What is an anterior cervical discectomy and fusion (ACDF)?

Anterior cervical discectomy and fusion (ACDF) is a surgical procedure used to treat the symptoms of a slipped or herniated disc in the cervical spine (neck). Because the cervical spine allows for movement of the head and neck, certain conditions can occur as a result of wear to the neck area or due to the aging process.

While these degenerative spine conditions can typically be effectively treated with nonsurgical therapies, like physical therapy and chiropractic care, sometimes a more direct treatment, like spine surgery, is required. If you have been searching endlessly for a treatment for your chronic neck pain, and you have been recommended to undergo spinal fusion, please know that we understand the dilemma you are facing. Spinal fusion is a major procedure and comes with possible risks and benefits.

Fortunately, the board-certified surgeons+ at Laser Spine Institute perform a safer and effective alternative to traditional open neck fusion.^ We encourage you to explore this minimally invasive option before committing to a surgical procedure. If you have any questions about what to expect during or after the surgery, or if you would like a free MRI review,* please contact Laser Spine Institute today.

What is an anterior cervical discectomy and fusion (ACDF)?

The purpose of a cervical discectomy is to relieve the pain, numbness, tingling and weakness in the neck and extremities associated with a herniated disc or degenerative disc disease by removing the damaged disc to release the pressure on the compressed nerve root in the spinal canal. For some mild conditions, this can include partial disc removal (sometimes called a microdiscectomy), but most spinal fusions require the entire disc to be removed from the spine.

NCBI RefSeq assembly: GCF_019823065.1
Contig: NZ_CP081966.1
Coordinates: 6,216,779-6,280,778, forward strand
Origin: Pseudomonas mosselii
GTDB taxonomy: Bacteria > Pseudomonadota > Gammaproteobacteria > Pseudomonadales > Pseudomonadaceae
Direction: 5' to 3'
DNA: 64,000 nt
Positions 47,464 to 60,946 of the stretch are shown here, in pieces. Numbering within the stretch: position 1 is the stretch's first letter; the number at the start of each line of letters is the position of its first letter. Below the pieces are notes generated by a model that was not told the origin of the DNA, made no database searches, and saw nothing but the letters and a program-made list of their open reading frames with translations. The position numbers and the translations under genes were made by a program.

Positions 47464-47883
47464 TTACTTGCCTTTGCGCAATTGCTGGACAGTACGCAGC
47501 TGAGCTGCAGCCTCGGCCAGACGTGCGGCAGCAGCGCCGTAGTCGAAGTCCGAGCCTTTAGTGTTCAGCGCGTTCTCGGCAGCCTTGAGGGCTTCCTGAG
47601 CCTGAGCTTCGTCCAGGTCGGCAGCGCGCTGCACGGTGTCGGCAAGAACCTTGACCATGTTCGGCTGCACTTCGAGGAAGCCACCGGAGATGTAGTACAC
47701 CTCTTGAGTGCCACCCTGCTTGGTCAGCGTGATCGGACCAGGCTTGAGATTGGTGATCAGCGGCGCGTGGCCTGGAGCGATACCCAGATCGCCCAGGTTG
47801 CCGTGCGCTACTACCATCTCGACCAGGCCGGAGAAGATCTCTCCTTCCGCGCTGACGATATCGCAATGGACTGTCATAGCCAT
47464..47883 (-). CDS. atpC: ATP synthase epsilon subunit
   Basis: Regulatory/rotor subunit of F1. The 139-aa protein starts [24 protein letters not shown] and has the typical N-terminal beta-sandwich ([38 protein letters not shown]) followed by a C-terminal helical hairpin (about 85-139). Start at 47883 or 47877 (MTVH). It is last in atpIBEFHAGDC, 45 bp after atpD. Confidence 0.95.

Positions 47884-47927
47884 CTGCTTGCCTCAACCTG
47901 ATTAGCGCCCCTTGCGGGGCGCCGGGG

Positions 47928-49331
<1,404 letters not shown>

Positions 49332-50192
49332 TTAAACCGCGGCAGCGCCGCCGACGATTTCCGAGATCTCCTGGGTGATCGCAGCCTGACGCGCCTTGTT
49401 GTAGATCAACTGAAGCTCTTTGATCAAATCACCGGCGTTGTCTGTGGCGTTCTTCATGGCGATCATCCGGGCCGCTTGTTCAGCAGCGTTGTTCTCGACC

Because discs are situated at the anterior (front) part of the spinal column, cervical discectomies are often performed through an incision in the front of the neck (throat). This small incision at the beginning of the ACDF procedure allows the surgeon to access the spine without having to disrupt the muscles and soft tissue surrounding the spine. The minimally invasive techniques used to access the spine reduce the risk of complications and failed fusion,^ as experienced sometimes in traditional open neck surgery due to the large, muscle-tearing incision used to access the spine.

Once the surgeon reaches the spine, the damaged disc in the cervical spine is removed and an implant is inserted into the now-empty disc space to stabilize the spine. This helps the spine experience a more natural recovery and mobility after surgery than a metal and screw fusion used during a traditional procedure. For more information about our ACDF procedure, reach out to our dedicated team today. We can help you determine if you are a potential candidate for our minimally invasive spine surgery.